I read Jonathan Portes’ attack on modern monetary theory in Prospect with some bemusement. Firstly that is because many in the UK modern monetary theory community will be quite surprised to know that I am, as Portes suggests, its main proponent. I have in fact for some time been quite critical of some of its leading exponents. Second, I was surprised that if Portes did not understand any of my comments, as he suggested, that he had not get in touch to check them. I am not hard to find. And third, the article did in fact seem rather more a defence of Jonathan Portes than it was an attack on MMT. But nonetheless, I would like to set the record straight.
That’s largely because Portes presents a series of straw man arguments that he must know to be false representation of what MMT says in his article. The reality of its position is easy to explain, and entirely clear. Portes should not be denying it.
In the first instance MMT says all money is created by either government central banks or other banks acting under state licence.
Second it says that money only has value because the government promises to back it.
Third, it suggests that this backing is evidenced: the requirement that tax be paid in government created money guarantees state created currency a value in exchange, most especially if there is no other currency in circulation in an economy.
And fourth, this necessarily means government spending must come before tax is raised in our macroeconomy or there would be no money created to settle the tax bill. This cannot be issued as semantics: it is fundamental to understanding the role and nature of deficits.
Which fifthly means government deficits are a necessary and good thing because without them the means to make settlement would not exist in our economy. This is especially true since a government cannot default on its debt denominated in its own currency but escalating private debt suggests private debt default is a real risk at present. The choice between how to create credit in the economy is not, then, neutral.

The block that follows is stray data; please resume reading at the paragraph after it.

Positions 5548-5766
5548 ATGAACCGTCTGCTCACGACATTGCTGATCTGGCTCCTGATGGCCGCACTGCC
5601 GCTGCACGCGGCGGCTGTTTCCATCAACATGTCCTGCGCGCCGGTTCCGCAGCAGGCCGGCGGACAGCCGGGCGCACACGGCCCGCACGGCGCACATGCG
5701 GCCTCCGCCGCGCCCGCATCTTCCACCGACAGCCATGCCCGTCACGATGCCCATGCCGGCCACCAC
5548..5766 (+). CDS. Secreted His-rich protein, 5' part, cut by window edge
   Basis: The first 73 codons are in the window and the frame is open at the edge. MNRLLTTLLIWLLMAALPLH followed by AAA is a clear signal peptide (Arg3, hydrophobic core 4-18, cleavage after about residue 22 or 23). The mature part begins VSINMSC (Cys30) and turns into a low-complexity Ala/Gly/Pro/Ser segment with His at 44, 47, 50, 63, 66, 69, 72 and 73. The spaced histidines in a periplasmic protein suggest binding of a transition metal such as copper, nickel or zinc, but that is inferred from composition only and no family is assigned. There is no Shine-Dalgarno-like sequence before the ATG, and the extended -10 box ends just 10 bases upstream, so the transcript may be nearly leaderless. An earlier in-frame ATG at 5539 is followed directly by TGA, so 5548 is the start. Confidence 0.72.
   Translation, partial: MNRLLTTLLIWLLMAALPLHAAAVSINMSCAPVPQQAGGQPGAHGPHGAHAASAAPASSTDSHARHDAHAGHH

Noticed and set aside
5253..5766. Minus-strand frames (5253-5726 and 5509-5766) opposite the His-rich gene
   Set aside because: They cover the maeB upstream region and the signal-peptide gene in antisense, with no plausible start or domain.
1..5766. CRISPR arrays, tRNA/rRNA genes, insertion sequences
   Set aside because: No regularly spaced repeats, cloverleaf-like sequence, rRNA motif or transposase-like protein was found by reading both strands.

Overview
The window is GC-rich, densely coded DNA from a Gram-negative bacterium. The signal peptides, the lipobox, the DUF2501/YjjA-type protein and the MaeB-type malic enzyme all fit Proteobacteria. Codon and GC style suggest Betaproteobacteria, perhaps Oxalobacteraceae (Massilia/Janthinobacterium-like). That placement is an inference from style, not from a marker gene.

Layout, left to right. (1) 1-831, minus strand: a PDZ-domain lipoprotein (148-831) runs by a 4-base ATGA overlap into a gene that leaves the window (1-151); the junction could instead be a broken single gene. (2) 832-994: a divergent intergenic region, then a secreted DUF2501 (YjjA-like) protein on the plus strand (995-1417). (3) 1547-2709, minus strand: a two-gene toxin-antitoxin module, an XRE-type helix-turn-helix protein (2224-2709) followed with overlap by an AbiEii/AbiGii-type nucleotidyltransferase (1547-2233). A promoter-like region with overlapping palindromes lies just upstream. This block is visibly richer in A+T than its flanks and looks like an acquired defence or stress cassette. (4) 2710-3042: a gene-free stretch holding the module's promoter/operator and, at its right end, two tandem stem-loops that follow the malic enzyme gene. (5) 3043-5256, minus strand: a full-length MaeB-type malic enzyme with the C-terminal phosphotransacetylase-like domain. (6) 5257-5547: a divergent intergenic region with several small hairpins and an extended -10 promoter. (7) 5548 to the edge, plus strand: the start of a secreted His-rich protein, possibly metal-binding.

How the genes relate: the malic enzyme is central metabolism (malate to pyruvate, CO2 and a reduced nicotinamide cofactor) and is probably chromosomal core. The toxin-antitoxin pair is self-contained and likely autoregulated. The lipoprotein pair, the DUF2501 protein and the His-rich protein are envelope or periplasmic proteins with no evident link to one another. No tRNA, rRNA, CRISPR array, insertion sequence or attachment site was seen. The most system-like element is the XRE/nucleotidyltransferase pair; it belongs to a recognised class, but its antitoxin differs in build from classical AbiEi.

And sixth, and most important of all, knowing this liberates us to think entirely afresh about fiscal policy, which Portes rightly says is prioritised by MMT over monetary policy, which I would happen to argue is now largely redundant anyway because in a world of low interest rates monetary policy is wholly ineffective, and I believe low interest rates are here to stay.
The resulting approach to fiscal policy emphasises three areas. Essentially, MMT says the primary task of any government is to deliver full employment, for social, economic and sustainability reasons (because labour wasted is a non-renewable resource). Second, it says it is the job of government to ensure that there is sufficient money (or credit) in the economy to meet the needs of a modern economy and when banks will not provide this then government must do so by spending it into existence, in contrast to private banks lending it into existence. This means governments are spenders of last resort, which is the necessary corollary of MMT’s suggestion of the government’s third role in this fiscal policy area, which is to be borrower of last resort, which may be critical, sometime soon.